The Torre del Mangia is the most famous symbol of Siena.
It was begun by the brothers Francesco and Muccio di Rinaldo in 1325 and completed around 1348. The tower, 87 meters high, 102 meters if you include the lightning rod. The tower is in red brick until the crown, while the upper part in travertine is the work of the Sienese sculptor Agostino di Giovanni, following the design by Lippo Memmi. In 1666, after several attempts of fusion, a large bell was put in, and the Sienese called it the “Campanone”, also called “Sunto” because it was dedicated to the Madonna dell'Assunta.
The tower is open to the public (entrance from the Cortile del Podestà) and there are more than 400 steps to climb to reach the top, from where you can admire a wonderful view of Siena and the surrounding countryside.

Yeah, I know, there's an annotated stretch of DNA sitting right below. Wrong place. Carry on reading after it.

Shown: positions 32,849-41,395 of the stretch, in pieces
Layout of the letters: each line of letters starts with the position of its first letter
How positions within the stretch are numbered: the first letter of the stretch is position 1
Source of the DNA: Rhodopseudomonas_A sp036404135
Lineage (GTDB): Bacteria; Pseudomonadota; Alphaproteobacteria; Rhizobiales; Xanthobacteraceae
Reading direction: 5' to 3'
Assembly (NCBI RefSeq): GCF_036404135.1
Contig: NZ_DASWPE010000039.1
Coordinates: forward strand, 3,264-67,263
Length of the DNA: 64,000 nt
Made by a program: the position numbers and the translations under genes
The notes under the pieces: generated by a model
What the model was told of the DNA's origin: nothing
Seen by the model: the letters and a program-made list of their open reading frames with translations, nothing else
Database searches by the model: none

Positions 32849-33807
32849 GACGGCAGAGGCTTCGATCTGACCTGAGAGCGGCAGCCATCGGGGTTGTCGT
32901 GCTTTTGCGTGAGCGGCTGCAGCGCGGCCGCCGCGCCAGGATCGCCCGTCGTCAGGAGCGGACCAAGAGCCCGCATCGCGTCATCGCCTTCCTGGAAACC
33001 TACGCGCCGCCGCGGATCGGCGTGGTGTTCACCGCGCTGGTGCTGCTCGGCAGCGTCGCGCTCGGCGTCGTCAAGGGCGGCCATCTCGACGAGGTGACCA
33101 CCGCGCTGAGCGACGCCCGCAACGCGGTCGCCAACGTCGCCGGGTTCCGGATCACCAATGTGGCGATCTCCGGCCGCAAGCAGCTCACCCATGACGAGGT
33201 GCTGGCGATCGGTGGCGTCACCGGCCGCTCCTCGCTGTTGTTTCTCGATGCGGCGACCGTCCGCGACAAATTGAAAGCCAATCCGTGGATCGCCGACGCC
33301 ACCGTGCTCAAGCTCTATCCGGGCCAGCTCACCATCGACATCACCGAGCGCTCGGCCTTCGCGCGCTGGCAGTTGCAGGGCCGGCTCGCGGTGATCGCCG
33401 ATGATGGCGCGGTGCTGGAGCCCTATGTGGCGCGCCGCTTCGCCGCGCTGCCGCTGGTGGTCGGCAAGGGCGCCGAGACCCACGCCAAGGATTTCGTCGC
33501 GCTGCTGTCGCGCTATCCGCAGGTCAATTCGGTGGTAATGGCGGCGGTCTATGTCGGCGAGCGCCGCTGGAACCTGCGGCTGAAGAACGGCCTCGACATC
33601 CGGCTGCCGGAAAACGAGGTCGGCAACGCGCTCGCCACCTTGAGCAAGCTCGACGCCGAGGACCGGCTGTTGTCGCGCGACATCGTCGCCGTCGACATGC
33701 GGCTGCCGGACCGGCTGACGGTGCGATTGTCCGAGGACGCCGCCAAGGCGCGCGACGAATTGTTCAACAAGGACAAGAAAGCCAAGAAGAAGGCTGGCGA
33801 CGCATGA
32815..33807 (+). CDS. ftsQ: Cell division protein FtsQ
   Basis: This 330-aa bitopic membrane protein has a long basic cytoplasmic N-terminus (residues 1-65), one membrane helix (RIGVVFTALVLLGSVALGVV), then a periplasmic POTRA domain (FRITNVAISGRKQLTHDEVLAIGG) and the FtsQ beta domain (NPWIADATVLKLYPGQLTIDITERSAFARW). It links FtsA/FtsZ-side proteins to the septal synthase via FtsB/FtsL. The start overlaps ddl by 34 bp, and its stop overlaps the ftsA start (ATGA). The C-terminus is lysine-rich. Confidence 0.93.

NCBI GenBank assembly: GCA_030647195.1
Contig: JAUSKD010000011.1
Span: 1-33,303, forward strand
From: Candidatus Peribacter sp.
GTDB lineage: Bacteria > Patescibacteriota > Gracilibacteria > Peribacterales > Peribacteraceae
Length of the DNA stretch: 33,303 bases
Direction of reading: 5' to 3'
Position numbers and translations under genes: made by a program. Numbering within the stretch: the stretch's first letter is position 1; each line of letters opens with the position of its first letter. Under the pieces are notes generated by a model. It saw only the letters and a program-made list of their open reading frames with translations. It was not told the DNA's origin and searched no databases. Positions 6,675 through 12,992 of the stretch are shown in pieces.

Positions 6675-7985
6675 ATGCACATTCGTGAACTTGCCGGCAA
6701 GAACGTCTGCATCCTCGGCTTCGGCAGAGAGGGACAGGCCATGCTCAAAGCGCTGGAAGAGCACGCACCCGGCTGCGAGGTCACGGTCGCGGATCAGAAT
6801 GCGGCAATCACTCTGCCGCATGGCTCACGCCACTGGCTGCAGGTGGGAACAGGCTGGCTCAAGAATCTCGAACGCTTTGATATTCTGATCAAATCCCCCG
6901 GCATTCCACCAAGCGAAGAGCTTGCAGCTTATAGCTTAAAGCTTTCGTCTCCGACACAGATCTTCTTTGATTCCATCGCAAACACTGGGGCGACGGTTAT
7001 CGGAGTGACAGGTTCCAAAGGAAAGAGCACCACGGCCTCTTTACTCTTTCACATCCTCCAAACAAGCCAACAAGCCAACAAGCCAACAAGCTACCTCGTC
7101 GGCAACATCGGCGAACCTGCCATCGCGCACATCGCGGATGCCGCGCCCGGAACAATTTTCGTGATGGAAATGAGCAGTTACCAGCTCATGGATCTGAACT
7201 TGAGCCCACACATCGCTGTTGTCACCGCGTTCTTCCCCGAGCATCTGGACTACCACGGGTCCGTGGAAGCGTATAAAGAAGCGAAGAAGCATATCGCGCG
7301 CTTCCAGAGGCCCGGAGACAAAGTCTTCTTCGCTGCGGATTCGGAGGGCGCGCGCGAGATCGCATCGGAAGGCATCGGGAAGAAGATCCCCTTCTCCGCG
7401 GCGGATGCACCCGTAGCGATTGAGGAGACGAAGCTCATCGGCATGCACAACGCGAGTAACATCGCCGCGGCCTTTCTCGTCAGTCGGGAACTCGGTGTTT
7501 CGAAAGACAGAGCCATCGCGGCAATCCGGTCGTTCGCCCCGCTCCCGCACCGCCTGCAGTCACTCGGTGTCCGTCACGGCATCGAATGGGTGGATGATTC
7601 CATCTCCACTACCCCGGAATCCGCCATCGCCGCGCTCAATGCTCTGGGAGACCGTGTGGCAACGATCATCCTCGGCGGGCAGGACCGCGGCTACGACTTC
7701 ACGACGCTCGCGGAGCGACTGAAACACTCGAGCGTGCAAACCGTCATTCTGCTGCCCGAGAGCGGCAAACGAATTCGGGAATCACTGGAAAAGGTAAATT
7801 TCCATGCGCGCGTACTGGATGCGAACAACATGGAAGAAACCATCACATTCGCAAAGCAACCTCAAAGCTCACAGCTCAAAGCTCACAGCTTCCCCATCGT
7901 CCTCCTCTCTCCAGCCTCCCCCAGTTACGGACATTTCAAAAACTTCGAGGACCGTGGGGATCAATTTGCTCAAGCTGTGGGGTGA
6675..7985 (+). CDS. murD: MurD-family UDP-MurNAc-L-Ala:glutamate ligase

It owes its curious name of Torre del Mangia to the fact that the Municipality entrusted, from 1347 to 1360, the task of beating the hours to someone called Giovanni di Balduccio, nicknamed “Mangiaguadagni” (eat-the-earnings). It was later replaced by an automaton, which, in memory of his first batter, was called Mangia. The remains of this automaton are now kept inside the Cortile del Podestà.
At the base of the tower is the Cappella di Piazza (Square Chapel), built in 1352 as a thanks for the end of the terrible plague of 1348. The wrought iron gates are from the fourteenth century, just like the six statues that are in the niches of the pillars. The vault is instead a Renaissance work (1461-68) by Antonio Federighi.